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Comparison of fin whale 20 Hz call detections by deep-water mobile autonomous and stationary recorders

Research output: Contribution to journalArticle

DOI

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Comparison of fin whale 20 Hz call detections by deep-water mobile autonomous and stationary recorders. / Fregosi, Selene; Harris, Danielle V.; Matsumoto, Haruyoshi; Mellinger, David K.; Negretti, Christina; Moretti, David J.; Martin, Stephen W.; Matsuyama, Brian; Dugan, Peter J.; Klinck, Holger.

In: Journal of the Acoustical Society of America, Vol. 147, No. 2, 10.02.2020, p. 961-977.

Research output: Contribution to journalArticle

Harvard

Fregosi, S, Harris, DV, Matsumoto, H, Mellinger, DK, Negretti, C, Moretti, DJ, Martin, SW, Matsuyama, B, Dugan, PJ & Klinck, H 2020, 'Comparison of fin whale 20 Hz call detections by deep-water mobile autonomous and stationary recorders', Journal of the Acoustical Society of America, vol. 147, no. 2, pp. 961-977. https://doi.org/10.1121/10.0000617

APA

Fregosi, S., Harris, D. V., Matsumoto, H., Mellinger, D. K., Negretti, C., Moretti, D. J., Martin, S. W., Matsuyama, B., Dugan, P. J., & Klinck, H. (2020). Comparison of fin whale 20 Hz call detections by deep-water mobile autonomous and stationary recorders. Journal of the Acoustical Society of America, 147(2), 961-977. https://doi.org/10.1121/10.0000617

Vancouver

Fregosi S, Harris DV, Matsumoto H, Mellinger DK, Negretti C, Moretti DJ et al. Comparison of fin whale 20 Hz call detections by deep-water mobile autonomous and stationary recorders. Journal of the Acoustical Society of America. 2020 Feb 10;147(2):961-977. https://doi.org/10.1121/10.0000617

Author

Fregosi, Selene ; Harris, Danielle V. ; Matsumoto, Haruyoshi ; Mellinger, David K. ; Negretti, Christina ; Moretti, David J. ; Martin, Stephen W. ; Matsuyama, Brian ; Dugan, Peter J. ; Klinck, Holger. / Comparison of fin whale 20 Hz call detections by deep-water mobile autonomous and stationary recorders. In: Journal of the Acoustical Society of America. 2020 ; Vol. 147, No. 2. pp. 961-977.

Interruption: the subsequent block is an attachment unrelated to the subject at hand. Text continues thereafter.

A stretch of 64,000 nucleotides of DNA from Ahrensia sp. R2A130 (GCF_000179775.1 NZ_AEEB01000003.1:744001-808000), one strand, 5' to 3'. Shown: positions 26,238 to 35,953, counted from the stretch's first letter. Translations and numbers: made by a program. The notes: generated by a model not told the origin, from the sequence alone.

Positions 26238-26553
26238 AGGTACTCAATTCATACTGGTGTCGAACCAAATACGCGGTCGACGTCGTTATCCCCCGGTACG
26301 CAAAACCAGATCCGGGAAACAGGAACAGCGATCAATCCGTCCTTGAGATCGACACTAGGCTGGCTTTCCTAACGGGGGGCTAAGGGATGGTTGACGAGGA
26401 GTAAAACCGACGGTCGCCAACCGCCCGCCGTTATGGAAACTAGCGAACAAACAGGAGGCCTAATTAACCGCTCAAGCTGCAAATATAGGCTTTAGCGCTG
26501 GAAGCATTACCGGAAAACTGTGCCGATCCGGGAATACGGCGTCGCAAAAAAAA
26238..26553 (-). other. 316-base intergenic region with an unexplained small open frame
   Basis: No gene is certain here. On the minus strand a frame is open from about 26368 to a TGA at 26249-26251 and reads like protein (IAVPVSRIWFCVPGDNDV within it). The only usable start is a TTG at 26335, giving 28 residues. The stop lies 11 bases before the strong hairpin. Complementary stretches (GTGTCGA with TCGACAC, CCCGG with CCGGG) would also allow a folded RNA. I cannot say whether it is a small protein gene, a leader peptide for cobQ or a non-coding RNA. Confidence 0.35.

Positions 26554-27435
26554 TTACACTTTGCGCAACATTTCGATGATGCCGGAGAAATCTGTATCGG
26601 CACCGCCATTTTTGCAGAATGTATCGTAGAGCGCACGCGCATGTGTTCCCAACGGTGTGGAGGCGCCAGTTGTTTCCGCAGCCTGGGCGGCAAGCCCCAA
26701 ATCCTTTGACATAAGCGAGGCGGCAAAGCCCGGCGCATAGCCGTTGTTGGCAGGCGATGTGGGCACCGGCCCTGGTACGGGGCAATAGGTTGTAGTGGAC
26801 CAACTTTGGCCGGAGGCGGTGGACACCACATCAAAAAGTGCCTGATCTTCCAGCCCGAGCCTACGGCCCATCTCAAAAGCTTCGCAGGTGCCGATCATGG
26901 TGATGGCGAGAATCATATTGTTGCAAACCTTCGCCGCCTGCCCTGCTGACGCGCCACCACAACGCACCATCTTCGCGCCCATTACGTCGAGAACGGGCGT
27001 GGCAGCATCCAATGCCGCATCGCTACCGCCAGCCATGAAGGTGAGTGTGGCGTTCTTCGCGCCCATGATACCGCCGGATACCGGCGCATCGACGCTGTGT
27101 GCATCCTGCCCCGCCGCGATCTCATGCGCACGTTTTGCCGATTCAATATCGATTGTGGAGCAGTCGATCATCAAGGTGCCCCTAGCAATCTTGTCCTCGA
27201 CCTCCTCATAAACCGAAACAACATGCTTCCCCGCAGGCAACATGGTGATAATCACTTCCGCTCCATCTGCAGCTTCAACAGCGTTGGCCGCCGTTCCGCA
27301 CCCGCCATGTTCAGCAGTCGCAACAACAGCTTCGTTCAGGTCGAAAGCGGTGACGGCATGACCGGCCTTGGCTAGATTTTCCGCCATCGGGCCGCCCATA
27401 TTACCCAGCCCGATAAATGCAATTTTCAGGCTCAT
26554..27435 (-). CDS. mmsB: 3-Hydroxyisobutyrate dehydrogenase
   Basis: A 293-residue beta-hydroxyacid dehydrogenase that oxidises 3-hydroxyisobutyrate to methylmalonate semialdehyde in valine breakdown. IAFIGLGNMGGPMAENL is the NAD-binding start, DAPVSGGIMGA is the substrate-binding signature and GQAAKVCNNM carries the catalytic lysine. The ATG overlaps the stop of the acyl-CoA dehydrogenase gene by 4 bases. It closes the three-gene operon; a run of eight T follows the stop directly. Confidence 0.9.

Bibtex - Download

@article{100e6801dc634ab7b324bdacadf5a67d,
title = "Comparison of fin whale 20 Hz call detections by deep-water mobile autonomous and stationary recorders",
abstract = "Acoustically equipped deep-water mobile autonomous platforms can be used to survey for marine mammals over intermediate spatiotemporal scales. Direct comparisons to fixed recorders are necessary to evaluate these tools as passive acoustic monitoring platforms. One glider and two drifting deep-water floats were simultaneously deployed within a deep-water cabled hydrophone array to quantitatively assess their survey capabilities. The glider was able to follow a pre-defined track while float movement was somewhat unpredictable. Fin whale (Balaenoptera physalus) 20 Hz pulses were recorded by all hydrophones throughout the two-week deployment. Calls were identified using a template detector, which performed similarly across recorder types. The glider data contained up to 78% fewer detections per hour due to increased low-frequency flow noise present during glider descents. The glider performed comparably to the floats and fixed recorders at coarser temporal scales; hourly and daily presence of detections did not vary by recorder type. Flow noise was related to glider speed through water and dive state. Glider speeds through water of 25 cm/s or less are suggested to minimize flow noise and the importance of glider ballasting, detector characterization, and normalization by effort when interpreting glider-collected data and applying it to marine mammal density estimation are discussed. ",
keywords = "Statistical analysis, Acoustic noise, Aquatic ecology, Animal communication, Bioacoustics of mammals, Electronic noise, Oceanography, Spectrograms, Regression analysis, Hydrophone",
author = "Selene Fregosi and Harris, {Danielle V.} and Haruyoshi Matsumoto and Mellinger, {David K.} and Christina Negretti and Moretti, {David J.} and Martin, {Stephen W.} and Brian Matsuyama and Dugan, {Peter J.} and Holger Klinck",
note = "The authors thank Alex Turpin for his work on implementing the acoustic system on the glider and floats and for his help in the field, Ronald Morrissey and the crew of the RSC4 for assistance with the field work, and Anatoli Erofeev for glider piloting services and expertise. We thank Mark Baumgartner, two additional anonymous reviewers, and Ari Friedlaender and Selina Heppell (SF's Ph.D. Committee) for their thoughtful review and feedback on the manuscript. Funding for this work was provided by the Living Marine Resources Program Grant No. N39430-14-C-1435 and Office of Naval Research Grant No. N00014-15-1-2142. S.F. was supported by the National Science and Engineering Graduate Fellowship. This is PMEL Contribution No. 4932.",